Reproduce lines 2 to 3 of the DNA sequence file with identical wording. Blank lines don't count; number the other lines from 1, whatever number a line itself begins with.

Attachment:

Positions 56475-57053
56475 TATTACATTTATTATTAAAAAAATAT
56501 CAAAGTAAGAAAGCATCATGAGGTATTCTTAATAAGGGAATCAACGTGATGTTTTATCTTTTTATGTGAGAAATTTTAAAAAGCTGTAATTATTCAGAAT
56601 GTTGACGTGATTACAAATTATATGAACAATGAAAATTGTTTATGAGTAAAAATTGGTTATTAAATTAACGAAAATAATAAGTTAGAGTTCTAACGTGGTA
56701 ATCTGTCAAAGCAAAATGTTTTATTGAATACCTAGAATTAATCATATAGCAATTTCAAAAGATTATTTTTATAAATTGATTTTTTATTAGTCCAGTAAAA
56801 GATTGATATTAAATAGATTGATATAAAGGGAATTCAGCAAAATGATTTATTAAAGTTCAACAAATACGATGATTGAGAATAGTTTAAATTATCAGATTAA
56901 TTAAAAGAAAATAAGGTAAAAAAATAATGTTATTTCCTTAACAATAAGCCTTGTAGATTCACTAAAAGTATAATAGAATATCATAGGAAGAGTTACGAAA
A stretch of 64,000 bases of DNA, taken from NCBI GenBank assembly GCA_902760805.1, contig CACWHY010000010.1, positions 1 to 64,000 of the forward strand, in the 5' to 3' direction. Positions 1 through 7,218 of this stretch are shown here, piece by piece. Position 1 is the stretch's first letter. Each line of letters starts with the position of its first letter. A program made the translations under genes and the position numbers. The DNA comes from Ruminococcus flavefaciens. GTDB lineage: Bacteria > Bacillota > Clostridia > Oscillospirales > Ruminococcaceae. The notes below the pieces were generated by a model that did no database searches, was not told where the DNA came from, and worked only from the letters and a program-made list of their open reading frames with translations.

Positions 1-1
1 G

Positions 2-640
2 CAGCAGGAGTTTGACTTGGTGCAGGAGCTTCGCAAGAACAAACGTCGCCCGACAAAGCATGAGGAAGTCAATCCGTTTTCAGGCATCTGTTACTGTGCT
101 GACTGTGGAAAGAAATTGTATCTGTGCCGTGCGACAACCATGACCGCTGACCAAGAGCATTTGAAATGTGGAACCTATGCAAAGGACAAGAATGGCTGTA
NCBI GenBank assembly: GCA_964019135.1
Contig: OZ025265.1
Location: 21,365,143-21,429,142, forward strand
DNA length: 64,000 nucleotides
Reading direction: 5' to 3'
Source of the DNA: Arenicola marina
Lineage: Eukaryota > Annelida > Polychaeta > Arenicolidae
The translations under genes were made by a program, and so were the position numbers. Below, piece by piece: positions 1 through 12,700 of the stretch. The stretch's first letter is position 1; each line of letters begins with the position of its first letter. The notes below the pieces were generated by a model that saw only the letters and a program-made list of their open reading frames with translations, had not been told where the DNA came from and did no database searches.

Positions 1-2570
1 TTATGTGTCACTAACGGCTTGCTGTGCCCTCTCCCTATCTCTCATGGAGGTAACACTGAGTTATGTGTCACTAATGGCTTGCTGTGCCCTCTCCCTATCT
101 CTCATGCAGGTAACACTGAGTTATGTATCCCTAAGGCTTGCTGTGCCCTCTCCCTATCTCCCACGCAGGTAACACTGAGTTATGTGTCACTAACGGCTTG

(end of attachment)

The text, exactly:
56475 TATTACATTTATTATTAAAAAAATAT
56501 CAAAGTAAGAAAGCATCATGAGGTATTCTTAATAAGGGAATCAACGTGATGTTTTATCTTTTTATGTGAGAAATTTTAAAAAGCTGTAATTATTCAGAAT